MSNBC's Sharpton Mocks O'Reilly Retraction and Questions 'Accuracy'

On Friday's PoliticsNation, MSNBC's Al Sharpton used Bill O'Reilly's recent retraction and apology to mock the FNC host by suggesting that The O'Reilly Factor generally lacks accuracy.

After a clip of O'Reilly asserting that "I know you guys watch the Factor for accuracy," Sharpton cracked:

Really? People watch The Factor for accuracy? Hmm. Sounds like another false statement that needs to be corrected.

Introducing the segment about O'Reilly correcting himself for claiming that Republicans were not invited to take part in the Martin Luther King, Jr., 50th anniversary commemoration, the MSNBC host began:

We're back with more fallout from the incredible Republican snub of the march on Washington. Today everyone is talking about a big unexpected apology.

Then came a clip of the FNC host:

Last night, during my discussion with James Carville about the Martin Luther King commemoration, I said there were no Republican speakers invited. Wrong. I was wrong. Some Republicans were asked to speak. They declined, and that was a mistake. They should have spoken. Now, the mistake entirely on me. I simply assumed that since all the speakers were liberal Democrats, Republicans were excluded.

O'Reilly added:

So here is the tip of the day. Always check out the facts before you make a definitive statement. And when you make a mistake, admit it.  By the way, I'm sorry I made that mistake. It's very annoying because I know you guys watch The Factor for accuracy.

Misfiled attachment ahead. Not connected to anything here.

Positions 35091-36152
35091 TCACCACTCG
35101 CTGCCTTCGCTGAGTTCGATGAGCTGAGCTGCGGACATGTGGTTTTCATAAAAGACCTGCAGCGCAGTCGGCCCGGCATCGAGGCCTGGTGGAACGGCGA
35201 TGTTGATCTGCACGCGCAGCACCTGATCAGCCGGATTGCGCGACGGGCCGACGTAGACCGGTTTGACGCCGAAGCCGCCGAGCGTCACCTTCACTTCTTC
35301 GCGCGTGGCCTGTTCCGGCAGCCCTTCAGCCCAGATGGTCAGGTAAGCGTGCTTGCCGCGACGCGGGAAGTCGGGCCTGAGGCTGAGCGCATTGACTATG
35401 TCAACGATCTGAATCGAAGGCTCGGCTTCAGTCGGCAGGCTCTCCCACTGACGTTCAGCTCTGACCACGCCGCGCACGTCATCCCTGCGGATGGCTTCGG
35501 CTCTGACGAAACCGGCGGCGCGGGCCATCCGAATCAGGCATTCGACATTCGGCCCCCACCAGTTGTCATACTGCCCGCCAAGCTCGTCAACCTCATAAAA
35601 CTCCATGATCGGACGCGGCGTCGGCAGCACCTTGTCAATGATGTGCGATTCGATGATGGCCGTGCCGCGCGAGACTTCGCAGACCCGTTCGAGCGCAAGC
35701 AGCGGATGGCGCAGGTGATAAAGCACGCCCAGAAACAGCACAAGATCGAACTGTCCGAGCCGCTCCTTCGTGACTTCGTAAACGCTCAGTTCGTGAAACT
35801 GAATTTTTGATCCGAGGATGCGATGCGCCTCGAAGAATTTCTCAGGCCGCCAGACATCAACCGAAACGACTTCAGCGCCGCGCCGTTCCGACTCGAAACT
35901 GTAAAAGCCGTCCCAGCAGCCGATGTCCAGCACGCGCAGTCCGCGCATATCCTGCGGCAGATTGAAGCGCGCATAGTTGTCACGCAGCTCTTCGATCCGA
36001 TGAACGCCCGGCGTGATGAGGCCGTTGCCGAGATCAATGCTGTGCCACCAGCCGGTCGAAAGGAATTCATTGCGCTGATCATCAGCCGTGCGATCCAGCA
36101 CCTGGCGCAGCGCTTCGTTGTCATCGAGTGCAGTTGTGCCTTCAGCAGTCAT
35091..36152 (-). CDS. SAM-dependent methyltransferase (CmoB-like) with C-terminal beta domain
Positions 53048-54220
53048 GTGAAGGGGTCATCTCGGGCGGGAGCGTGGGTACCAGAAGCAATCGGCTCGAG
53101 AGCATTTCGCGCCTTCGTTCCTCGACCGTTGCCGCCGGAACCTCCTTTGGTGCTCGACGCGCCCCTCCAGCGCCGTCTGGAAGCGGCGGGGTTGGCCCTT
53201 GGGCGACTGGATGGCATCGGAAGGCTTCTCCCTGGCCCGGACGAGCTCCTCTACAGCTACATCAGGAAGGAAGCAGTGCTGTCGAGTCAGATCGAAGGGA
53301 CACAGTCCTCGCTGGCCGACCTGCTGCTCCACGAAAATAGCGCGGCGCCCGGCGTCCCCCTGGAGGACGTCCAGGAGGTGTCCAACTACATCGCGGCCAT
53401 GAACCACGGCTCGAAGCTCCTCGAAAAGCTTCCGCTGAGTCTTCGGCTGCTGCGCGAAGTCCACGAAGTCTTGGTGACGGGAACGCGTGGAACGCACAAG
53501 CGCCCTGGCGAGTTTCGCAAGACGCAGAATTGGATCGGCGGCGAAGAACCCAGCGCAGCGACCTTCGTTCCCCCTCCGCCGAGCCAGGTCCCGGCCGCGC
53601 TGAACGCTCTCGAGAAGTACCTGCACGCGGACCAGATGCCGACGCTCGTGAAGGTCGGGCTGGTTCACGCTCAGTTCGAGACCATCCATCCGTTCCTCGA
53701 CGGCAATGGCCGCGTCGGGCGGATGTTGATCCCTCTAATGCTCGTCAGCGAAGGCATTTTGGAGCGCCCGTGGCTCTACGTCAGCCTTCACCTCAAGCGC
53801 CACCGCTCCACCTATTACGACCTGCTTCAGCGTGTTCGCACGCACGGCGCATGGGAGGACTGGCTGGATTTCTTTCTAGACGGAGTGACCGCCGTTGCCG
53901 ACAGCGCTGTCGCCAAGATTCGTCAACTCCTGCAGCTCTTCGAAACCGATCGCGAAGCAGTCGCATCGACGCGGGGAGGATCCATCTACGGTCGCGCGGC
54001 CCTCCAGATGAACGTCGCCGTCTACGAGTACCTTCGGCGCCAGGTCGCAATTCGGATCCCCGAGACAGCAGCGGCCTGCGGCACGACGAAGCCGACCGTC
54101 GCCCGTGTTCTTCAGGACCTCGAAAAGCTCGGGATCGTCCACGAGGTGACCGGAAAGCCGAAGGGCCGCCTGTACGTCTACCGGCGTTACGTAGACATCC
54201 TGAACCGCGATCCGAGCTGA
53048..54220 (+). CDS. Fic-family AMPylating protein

Below is a complete transcript of the segment from the Friday, August 30, PoliticsNation on MSNBC:

AL SHARPTON: We're back with more fallout from the incredible Republican snub of the march on Washington. Today everyone is talking about a big unexpected apology.

BILL O'REILLY, FNC: Last night, during my discussion with James Carville about the Martin Luther King commemoration, I said there were no Republican speakers invited. Wrong. I was wrong. Some Republicans were asked to speak. They declined, and that was a mistake. They should have spoken.

Now, the mistake entirely on me. I simply assumed that since all the speakers were liberal Democrats, Republicans were excluded. So here is the tip of the day. Always check out the facts before you make a definitive statement. And when you make a mistake, admit it.

By the way, I'm sorry I made that mistake. It's very annoying because I know you guys watch The Factor for accuracy.

SHARPTON: Really? People watch The Factor for accuracy? Hmm. Sounds like another false statement that needs to be corrected. Anyway, we know Republicans were invited. So where did they choose to go instead? What was a bigger priority?

Eric Cantor was invited to speak, but, as we told you last night, he was found here. Here he is in North Dakota with oil industry lobbyists. Speaker Boehner, he was invited to take the podium but declined. Now, we know where he was instead. In Wyoming,  headlining a GOP fundraiser this month.

What about Senator John McCain? He was invited to speak, and now we know where he was. During the march, he was at a business roundtable in Arizona. So they were too busy with oil lobbyists, donors, and business roundtables. There's that GOP outreach at work.

Joining me now is Victoria DeFrancesco Soto. Thanks for joining me, Victoria.

VICTORIA DEFRANCESCO SOTO, MSNBC CONTRIBUTOR: Thanks, Rev.